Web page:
Stanford grad studies sleep


c/o 2010 WHS c/o 2014 Stanford

Kim Huynh, West High alumna, Stanford grad

In high school I did a lot of things “right.” I volunteered 100 hours every year, got straight A’s in mostly AP classes, held down a part-time job, ran track, cross country and played tennis in the spring and fall, served as president of two clubs, officer in another, and won a pageant. In the end it paid off—I got into Stanford. But mostly what I remember is the absolute misery of running on empty, and running all the time. If there was one thing I could do differently, one thing I could tell you to do differently when the fall comes around—it’s to sleep.

It sounds obvious, right? Everyone knows on a basic level that sleep is important. But until I took an actual course at Stanford called “Sleep and Dreams” with doctors William C. Dement and Rafael Pelayo, it was too easy to pass up on sleep when things got busy. Here are a few things I’ve learned about why sleep should be a little higher on your list:

There’s This Thing Called Sleep Debt.

That means that for every hour of sleep you lose—every hour of sleep you need but do not get— your brain keeps track of it like a credit card balance. It does not phase out of your nervous system, it doesn’t go away over time, unless, of course, you sleep. Why does this matter? The larger sleep debt you have, the less functional you are, the less alert you are, and the lower your quality of life. Sleep deprivation can lead to a loss in motivation, cognitive function, the ability to perform complex tasks, self-control, and make you more depressed or impulsive. Get rid of your sleep debt and you’ll be amazed at how much better you’ll feel, and how much better you’ll be able to function in daily life. Plus, no more dark circles!

Not Sleeping Enough Can Be Fatal.

If you’re driving. I can’t recall how many stories we’ve heard in class about people who’ve fallen asleep at the wheel, if only for a second. Remember this mantra: Drowsiness is Red Alert (kind of corny, I know). But in all seriousness—it only takes a moment of drowsiness for a fatal or near-fatal collision. Better always to pull to the side and take a short nap than risk anyone’s life.

So How Do You Get More Sleep?

Practice something called sleep hygiene, which basically means developing healthy sleep habits.

1. Create an optimal environment for sleeping. Your bedroom can be the worst place for sleeping if it’s not quiet, dark, or secure, and especially if it becomes a place where you do your work. When possible, the bedroom should be used only for sleeping—the more it’s used for other things, the weaker the association you’ll feel between your bedroom and sleep. This may allow distracting thoughts and activities to invade your “sleepy” phase, keeping you awake longer.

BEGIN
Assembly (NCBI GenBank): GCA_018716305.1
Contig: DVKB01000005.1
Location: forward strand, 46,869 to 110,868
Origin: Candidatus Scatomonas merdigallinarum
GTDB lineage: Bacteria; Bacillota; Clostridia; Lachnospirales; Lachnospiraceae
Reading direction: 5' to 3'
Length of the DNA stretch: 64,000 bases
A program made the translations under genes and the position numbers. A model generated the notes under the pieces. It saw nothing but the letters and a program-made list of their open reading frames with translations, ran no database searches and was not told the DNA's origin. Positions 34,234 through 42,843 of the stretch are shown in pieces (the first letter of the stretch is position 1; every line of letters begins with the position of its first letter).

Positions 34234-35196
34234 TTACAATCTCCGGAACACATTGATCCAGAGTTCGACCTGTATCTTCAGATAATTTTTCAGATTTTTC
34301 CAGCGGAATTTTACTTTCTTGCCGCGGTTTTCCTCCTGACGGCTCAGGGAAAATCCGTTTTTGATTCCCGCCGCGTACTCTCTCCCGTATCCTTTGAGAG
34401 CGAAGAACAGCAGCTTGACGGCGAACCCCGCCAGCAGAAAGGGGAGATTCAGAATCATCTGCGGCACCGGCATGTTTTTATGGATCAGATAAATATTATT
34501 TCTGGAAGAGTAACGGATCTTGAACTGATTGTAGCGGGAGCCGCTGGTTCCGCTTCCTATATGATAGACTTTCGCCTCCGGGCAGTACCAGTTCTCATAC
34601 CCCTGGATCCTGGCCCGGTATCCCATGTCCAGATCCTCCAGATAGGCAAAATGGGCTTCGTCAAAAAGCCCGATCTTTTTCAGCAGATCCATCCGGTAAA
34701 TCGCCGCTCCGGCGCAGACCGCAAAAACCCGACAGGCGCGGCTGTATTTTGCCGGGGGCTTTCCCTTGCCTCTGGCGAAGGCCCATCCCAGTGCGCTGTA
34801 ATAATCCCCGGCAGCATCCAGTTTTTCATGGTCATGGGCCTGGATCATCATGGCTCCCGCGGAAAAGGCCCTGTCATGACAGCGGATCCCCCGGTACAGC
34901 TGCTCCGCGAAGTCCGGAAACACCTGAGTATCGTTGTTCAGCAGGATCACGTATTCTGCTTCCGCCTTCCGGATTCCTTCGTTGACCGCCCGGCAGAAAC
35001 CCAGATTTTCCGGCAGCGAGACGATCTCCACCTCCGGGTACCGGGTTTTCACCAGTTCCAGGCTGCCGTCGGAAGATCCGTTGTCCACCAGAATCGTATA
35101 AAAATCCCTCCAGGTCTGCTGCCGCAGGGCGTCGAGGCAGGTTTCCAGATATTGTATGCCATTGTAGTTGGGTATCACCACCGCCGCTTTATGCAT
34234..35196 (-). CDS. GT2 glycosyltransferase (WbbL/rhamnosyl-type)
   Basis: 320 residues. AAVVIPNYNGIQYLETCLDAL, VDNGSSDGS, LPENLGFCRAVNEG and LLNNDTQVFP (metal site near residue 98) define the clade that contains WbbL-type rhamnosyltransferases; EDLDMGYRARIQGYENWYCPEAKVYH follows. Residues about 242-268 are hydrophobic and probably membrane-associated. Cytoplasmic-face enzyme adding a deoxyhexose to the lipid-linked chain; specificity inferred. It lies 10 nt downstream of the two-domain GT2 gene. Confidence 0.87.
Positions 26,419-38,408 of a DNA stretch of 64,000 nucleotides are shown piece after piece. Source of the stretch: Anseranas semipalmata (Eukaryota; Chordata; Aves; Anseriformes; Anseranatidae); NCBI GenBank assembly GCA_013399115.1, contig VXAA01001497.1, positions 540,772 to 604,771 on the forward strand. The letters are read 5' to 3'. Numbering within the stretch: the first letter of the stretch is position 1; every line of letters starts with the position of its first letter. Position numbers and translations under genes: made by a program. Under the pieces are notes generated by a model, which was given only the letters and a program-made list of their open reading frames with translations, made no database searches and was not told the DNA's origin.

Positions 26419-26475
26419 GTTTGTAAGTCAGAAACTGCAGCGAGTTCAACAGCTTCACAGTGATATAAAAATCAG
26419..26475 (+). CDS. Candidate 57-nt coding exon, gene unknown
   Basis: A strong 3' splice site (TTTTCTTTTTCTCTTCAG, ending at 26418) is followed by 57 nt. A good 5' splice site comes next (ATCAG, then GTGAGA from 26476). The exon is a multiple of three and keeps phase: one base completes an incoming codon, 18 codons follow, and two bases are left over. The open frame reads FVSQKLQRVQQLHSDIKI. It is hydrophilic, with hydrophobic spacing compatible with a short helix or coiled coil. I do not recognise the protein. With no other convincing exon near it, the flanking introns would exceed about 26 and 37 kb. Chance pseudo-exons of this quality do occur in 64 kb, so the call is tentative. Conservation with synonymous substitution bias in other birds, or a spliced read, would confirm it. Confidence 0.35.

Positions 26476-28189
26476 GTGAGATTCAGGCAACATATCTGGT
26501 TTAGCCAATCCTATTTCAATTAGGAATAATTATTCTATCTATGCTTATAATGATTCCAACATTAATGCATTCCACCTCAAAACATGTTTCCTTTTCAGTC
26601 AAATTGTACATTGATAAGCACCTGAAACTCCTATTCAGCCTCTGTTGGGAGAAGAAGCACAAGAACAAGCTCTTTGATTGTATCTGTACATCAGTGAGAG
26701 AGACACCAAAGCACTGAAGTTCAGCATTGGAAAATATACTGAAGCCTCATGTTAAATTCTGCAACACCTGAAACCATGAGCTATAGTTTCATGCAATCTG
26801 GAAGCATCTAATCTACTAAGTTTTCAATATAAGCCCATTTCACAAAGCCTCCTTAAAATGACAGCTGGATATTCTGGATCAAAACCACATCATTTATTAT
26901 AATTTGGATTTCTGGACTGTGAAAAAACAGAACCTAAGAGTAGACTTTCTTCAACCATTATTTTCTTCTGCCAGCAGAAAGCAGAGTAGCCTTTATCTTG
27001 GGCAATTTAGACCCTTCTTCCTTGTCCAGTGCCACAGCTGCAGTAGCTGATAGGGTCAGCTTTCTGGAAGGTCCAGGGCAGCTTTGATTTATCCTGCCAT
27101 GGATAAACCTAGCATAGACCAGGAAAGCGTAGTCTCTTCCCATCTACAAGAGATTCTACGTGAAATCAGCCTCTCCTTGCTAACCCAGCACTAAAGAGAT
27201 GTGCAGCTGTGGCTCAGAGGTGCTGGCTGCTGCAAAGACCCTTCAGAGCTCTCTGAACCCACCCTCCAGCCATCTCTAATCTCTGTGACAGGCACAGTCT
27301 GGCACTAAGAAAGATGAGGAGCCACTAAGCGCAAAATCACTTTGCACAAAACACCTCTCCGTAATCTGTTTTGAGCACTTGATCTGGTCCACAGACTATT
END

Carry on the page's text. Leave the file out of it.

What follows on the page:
2. Predictability. Maintain a regular sleep schedule. Pretend you’re a little kid, and you have the same bedtime every night. This means allowing yourself adequate time to unwind before going to bed, and maintaining a regular bedtime even through the weekends. Do this, and you won’t even need an alarm clock to wake up.

3. Avoid all substances that adversely effect the sleep/wake cycle. I’m talking about alcohol and caffeine. But you’re in high school—you’re not drinking anyway right?

4. Be healthy overall. Exercise, proper diet, meals at regular times of the day promote optimal sleep and alertness. Exercise daily, preferably in the morning or afternoon and about three to five hours before bedtime, avoid spicy foods and heavy eating in the evening, but don’t go to bed with hunger pangs.

I know, I know, it’s difficult to maintain sleep as a priority. Even as a college student taking this course and constantly being told how important sleep was—it was still incredibly elusive when life, or school, or even trying to have a social life got in the way. What I’m hoping this article will import to you is that sleep should be a priority. It should be right up there on your list with academics, exercise, and getting into college. It should be one of the most important things on your list because it really does affect everything else you do. Do you want to be a better person? More efficient and capable? Happier, better-looking, and more at peace?

Go to sleep.

Note: All sleep-related facts in this article are cited from William Dement’s Sleep and Dreams (2014).